This has been the experience of many who have extricated themselves from imminent dangers by their own unaided efforts. The emergency calls forth hitherto unsuspected supplies of reserve energy.
Wee, hairy, sleekit beastie:
This reminds one of Burns’s poem “To a Mouse,” which begins “Wee, sleekit, cow’rin’, tim’rous beastie.” “Sleekit” is doubtless used in its original sense of sleek, smooth. It is the past participle of the verb “to sleek.” Muir was fond of dropping occasionally into his native Scotch, especially when an affectionate diminutive was called for.
We will get across safe:
Here and at the top of the next page Mr. Muir follows the Scotch custom of using the word “will” where the best English usage demands “shall.”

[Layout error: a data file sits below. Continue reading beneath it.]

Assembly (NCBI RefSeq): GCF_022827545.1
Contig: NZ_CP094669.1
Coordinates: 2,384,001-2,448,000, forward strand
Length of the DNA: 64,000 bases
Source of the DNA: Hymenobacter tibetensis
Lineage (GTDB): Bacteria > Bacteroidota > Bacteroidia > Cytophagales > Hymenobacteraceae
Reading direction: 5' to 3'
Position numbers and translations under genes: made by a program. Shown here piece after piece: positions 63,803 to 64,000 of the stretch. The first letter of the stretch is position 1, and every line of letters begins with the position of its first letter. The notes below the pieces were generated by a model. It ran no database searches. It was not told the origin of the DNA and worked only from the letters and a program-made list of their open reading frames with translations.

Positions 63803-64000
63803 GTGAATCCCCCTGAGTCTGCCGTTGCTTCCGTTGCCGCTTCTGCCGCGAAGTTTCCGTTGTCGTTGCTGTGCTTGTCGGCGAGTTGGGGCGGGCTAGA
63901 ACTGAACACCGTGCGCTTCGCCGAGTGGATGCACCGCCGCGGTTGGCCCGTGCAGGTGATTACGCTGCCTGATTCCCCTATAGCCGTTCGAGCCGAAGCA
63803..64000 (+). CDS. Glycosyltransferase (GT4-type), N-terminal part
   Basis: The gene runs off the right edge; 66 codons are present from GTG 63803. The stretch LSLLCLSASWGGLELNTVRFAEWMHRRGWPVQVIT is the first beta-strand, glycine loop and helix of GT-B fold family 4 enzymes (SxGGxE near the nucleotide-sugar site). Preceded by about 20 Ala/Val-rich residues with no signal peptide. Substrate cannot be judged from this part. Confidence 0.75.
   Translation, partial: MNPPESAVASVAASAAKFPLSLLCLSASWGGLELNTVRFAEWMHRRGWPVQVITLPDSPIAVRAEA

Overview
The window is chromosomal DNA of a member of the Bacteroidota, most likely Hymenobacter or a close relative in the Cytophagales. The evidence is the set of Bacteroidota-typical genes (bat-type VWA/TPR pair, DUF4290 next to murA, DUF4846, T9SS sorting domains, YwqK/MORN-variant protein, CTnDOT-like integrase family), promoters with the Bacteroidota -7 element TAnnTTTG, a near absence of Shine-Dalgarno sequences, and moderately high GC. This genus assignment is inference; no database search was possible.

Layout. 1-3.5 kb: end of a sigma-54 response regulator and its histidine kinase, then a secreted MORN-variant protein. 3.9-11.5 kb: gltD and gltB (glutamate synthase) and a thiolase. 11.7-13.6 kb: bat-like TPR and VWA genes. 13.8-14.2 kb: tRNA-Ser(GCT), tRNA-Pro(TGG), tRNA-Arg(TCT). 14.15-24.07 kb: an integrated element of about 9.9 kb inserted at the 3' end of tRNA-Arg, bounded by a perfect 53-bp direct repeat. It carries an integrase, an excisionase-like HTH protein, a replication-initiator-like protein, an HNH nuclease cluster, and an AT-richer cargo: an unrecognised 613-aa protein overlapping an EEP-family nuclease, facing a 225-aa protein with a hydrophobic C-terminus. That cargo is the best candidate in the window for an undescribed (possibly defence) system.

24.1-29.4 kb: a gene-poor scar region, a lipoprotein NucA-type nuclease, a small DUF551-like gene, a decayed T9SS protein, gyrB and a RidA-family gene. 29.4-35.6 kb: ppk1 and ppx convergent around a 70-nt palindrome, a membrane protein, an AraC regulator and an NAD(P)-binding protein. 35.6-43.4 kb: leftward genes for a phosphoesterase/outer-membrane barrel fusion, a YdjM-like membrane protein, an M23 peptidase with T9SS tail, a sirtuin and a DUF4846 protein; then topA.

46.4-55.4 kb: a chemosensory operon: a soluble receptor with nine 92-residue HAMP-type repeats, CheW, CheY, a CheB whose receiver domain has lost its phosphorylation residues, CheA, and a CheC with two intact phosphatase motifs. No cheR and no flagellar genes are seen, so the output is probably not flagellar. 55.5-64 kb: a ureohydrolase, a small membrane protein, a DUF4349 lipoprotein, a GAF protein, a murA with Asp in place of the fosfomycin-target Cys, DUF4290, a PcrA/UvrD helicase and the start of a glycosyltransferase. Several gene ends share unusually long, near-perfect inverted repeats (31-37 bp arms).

See note on Panax.
As you make your way through the account of this unforgettable dog, consider this quote from the American Masters biography on Muir:
“Muir felt a spiritual connection to nature; he believed that mankind is just one part of an interconnected natural world, not its master, and that God is revealed through nature.”
What do you think?
Movie Trailer for John Muir in The New World (PBS, American Masters)
. . .A bit about John Muir from the Sierra Club Website . . .
In 1867, while working at a carriage parts shop in Indianapolis, Muir suffered a blinding eye injury that would change his life. When he regained his sight one month later, Muir resolved to turn his eyes to the fields and woods. There began his years of wanderlust. He walked a thousand miles from Indianapolis to the Gulf of Mexico. He sailed to Cuba , and later to Panama, where he crossed the Isthmus and sailed up the West Coast, landing in San Francisco in March, 1868. From that moment on, though he would travel around the world, California became his home.